organizational issues, loss of
corporate knowledge about
acquired assets and risk aversion
created by fears of future job loss.
3. Third, the materiality hurdle for
mergers, or the "size of the prize,"
must be significantly larger as
the size of the company grows.
Will merging two companies
create more new opportunities
than if they were to remain
separate? Unfortunately, these
deals tend to overemphasize
potential cost savings and
underemphasize future value
4. Finally, the industry focuses
too much on growth by way of
acquisition rather than by way
of the drill bit. With recent high
commodity prices, one would
think that large oil companies
would aggressively reinvest their
huge cash flows in advanced oil-
field technologies that promise
to help find additional reserves,
but this is not happening except
in very high-end projects.
The strategic challenge for the E&P
company of the 21st century, there-
fore, is not how to better manage
its existing business operations, but
how to ensure sufficient mission-
critical core opportunities to support
the growth and profitability targets
required to substantially increase
shareholder value. Organizations must
focus the majority of their internal
resources on the core business while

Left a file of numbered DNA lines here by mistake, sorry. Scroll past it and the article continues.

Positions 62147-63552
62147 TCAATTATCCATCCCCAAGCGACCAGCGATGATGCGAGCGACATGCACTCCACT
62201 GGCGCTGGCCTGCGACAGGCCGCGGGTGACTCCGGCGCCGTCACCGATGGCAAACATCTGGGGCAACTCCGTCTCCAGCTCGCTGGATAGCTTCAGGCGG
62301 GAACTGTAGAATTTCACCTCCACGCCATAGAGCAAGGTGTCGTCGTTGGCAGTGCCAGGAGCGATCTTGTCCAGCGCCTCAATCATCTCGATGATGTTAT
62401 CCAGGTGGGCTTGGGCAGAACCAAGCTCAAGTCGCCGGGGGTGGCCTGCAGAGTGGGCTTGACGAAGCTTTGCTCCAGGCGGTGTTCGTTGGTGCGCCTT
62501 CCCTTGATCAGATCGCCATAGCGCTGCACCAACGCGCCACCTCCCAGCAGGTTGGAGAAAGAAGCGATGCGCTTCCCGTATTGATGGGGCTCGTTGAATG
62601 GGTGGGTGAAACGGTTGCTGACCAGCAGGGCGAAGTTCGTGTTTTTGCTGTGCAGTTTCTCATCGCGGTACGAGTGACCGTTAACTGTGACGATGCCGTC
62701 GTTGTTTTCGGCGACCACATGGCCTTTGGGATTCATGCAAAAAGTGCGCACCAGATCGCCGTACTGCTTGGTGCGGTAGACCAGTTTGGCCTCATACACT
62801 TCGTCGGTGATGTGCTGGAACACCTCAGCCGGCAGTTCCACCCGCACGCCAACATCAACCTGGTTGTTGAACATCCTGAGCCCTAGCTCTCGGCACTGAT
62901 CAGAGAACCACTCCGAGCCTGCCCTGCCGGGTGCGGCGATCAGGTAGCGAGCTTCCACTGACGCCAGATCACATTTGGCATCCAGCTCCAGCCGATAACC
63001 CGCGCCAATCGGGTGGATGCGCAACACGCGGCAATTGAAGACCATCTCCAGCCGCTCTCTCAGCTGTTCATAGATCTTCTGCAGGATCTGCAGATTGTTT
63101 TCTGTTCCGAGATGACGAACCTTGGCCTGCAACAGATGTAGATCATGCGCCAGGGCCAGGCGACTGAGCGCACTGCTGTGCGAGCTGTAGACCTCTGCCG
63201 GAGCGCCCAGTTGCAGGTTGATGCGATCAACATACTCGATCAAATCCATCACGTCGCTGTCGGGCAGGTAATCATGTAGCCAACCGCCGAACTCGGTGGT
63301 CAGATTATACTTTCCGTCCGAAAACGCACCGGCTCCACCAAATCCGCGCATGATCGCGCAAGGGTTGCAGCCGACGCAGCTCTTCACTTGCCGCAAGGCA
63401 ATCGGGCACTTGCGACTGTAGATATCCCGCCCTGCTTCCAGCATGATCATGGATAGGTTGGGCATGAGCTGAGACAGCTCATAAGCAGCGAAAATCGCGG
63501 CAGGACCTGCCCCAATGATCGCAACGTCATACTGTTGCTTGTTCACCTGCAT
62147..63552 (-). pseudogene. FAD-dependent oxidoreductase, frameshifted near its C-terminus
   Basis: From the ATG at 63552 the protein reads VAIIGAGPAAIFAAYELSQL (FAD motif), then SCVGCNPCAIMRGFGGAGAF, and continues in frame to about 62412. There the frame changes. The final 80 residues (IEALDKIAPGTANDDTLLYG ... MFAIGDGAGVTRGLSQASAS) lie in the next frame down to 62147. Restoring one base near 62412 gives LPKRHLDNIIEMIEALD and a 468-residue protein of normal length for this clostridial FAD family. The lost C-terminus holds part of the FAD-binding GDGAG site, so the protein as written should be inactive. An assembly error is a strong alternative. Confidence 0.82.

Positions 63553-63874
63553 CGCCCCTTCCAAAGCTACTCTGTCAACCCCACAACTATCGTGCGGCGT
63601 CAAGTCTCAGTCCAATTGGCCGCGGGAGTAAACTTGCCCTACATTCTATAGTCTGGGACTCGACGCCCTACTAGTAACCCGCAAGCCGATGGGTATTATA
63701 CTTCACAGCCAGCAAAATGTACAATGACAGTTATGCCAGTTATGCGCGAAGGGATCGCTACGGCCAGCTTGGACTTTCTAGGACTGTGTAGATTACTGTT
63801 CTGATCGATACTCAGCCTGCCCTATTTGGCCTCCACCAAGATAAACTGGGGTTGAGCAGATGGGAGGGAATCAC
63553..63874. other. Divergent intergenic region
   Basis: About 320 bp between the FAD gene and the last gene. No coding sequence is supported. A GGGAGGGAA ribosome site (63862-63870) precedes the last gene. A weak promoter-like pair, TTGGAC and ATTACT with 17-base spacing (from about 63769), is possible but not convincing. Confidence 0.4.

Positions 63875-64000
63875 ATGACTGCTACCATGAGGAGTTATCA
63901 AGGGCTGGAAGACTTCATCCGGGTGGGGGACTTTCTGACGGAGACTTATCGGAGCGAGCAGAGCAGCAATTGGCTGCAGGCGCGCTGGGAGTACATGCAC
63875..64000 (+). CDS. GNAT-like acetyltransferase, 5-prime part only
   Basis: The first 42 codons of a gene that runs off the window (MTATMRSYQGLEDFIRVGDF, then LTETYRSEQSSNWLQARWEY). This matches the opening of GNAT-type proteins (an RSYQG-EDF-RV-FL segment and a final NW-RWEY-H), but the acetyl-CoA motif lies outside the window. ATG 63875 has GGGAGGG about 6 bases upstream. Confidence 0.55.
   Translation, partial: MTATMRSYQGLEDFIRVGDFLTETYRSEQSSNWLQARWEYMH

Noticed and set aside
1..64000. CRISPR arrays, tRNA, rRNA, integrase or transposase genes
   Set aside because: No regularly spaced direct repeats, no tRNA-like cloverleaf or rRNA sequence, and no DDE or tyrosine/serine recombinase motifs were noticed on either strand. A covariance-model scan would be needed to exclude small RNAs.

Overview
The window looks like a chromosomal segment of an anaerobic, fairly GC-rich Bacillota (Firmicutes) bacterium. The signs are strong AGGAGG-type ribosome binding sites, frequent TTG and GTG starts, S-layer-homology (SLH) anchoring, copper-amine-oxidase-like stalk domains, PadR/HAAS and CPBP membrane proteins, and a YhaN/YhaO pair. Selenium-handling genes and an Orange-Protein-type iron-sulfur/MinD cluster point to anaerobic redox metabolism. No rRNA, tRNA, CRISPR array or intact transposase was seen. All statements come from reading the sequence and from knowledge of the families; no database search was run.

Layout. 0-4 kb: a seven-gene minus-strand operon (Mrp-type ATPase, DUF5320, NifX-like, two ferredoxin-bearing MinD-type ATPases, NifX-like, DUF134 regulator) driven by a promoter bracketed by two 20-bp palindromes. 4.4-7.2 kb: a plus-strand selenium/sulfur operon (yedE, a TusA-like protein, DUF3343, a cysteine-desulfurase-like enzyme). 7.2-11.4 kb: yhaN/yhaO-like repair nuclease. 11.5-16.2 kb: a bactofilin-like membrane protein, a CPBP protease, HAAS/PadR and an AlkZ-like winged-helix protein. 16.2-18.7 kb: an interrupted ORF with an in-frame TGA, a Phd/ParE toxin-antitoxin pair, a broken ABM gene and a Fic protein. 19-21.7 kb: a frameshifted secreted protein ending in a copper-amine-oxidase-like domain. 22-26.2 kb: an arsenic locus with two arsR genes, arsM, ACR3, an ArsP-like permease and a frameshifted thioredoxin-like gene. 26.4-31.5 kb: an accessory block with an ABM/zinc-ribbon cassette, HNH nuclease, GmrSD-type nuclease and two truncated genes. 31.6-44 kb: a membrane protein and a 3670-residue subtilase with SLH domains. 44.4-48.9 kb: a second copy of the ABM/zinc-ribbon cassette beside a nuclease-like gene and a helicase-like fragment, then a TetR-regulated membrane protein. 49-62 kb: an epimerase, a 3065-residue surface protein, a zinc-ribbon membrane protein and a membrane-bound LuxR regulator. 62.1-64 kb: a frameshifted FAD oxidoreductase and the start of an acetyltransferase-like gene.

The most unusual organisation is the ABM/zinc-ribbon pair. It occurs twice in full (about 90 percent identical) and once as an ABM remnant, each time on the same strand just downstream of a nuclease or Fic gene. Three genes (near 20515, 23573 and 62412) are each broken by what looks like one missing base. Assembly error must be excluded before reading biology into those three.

developing more productive ways of
managing non-core activities.
According to a recent study by
consulting firm Wood McKenzie
(Figure 2), 80 percent of the portfolios
owned by the six largest oil compa-
nies represent only 16 to 28 percent
of total projected value. This suggests
that up to 80 percent or more of
their property portfolios the non-
core assets are not a good place to
invest limited internal resources,
Figure 1: Virtual partners and outsourcing leverage non-core activities.
Organizations mustfocus the majority of their internal
resources on the core business,while developing more
productive ways of managing non-core activities.
Source: Geoffrey A.Moore,Livingon theFault Line
even though, in aggregate, these
assets may still hold enough material
value and remain important enough
contributors to current production
not to divest them yet. Pruning these
tail-end properties by selling some
to smaller firms is still a reasonable
strategy, but it tends to leave a large
portfolio of non-core assets by my
How much of a typical large
E&P companys management and
employee time and energy are actu-
ally focused on mission-critical
core work? Figure 3 illustrates a
likely distribution of resources. Since
the bulk of assets are non-core and
activities performed in house still
include non-core production opera-
tions and accounting, the majority
of the companys people executives
included are probably deployed on
non-core work. That is the essence